“His is an under – stated personality with the humanity, humility and modesty of the truly educated person at its core. His disarming simplicity and unobtrusiveness were a crucial part of Ashely Halpe’s immense civility.

“It is his Socratic teaching style combined with his respect for the students’ innate understanding that enabled him to reveal to us the inner depths plumbed by great men and women of letters as they (and we) grappled with the eternal verities.

“Of the several admirable qualities of Prof. Halpe’s mind and heart, one that has stood out during his long and devoted stewardship of the English department at Peradeniya is his consistent avoidance of change for the sake of change. I think it is not incorrect to say that he was an enlightened traditionalist. He was however never dogmatic.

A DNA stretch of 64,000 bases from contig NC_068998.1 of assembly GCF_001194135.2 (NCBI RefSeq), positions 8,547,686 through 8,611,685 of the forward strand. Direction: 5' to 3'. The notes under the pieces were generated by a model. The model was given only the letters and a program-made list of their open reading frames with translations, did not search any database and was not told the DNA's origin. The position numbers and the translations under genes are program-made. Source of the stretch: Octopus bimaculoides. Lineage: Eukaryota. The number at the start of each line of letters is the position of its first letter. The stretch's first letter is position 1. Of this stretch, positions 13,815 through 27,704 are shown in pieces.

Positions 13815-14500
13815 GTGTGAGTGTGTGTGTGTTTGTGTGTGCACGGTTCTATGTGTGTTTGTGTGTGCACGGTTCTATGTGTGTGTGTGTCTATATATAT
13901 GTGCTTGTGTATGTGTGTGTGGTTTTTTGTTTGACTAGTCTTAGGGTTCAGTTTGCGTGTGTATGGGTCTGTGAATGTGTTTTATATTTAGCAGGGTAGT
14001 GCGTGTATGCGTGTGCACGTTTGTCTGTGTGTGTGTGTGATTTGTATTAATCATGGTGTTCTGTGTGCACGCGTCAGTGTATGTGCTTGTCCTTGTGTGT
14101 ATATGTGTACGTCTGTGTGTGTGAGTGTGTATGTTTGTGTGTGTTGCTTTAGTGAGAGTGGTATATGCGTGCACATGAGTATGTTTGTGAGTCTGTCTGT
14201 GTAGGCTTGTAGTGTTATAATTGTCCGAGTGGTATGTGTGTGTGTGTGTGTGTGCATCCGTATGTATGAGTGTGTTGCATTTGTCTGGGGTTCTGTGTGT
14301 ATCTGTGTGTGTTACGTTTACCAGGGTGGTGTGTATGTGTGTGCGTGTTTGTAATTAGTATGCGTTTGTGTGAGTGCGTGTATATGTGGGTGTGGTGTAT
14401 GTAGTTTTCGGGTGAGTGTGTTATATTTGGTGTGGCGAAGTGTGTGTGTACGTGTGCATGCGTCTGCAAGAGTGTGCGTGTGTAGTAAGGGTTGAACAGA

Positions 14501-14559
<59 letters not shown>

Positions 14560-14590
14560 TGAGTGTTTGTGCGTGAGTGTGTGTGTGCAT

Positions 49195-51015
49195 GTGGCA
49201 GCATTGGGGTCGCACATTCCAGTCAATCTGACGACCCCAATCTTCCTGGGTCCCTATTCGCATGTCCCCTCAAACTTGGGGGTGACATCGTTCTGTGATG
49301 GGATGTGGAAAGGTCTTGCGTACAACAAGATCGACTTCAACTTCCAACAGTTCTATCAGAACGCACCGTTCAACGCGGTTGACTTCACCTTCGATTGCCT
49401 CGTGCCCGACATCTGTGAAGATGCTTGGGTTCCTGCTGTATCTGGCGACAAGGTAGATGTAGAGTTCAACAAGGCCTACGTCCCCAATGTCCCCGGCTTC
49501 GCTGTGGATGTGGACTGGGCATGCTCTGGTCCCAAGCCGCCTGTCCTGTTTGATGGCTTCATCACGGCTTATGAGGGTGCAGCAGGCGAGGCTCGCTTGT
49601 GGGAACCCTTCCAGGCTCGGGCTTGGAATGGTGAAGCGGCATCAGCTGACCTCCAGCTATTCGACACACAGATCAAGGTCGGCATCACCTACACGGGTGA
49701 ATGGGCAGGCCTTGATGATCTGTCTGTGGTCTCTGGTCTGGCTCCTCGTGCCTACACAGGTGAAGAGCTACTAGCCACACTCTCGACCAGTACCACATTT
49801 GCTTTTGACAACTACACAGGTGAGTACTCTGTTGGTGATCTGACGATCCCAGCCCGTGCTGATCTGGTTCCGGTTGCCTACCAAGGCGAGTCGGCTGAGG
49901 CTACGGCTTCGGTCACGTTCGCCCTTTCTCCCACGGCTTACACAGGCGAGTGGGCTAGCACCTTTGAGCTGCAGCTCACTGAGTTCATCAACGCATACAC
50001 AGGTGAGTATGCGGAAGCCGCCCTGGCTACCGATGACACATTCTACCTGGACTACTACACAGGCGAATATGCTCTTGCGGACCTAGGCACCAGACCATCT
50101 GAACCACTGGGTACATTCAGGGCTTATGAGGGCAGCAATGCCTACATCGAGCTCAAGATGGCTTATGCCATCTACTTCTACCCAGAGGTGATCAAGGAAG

“For all of his human frailties or despite them, Ashley Halpe is a very true, near- perfect, gentle human being. It is indeed a privilege to pay this public tribute to him.”

‘His strengths were not limited to the classroom’

Professor Walter Perera,
Senior Lecturer,Department of English,
University of Peradeniya

“When I heard about Ashley Halpe’s demise I was reminded of the words from Shakespeare’s Antony and Cleopatra, a play he taught me in my second year at Peradeniya: “The breaking of so great a thing should make/ a greater crack.” He died the day that the heavens opened up and people in the island were distracted by mudslides and other disasters.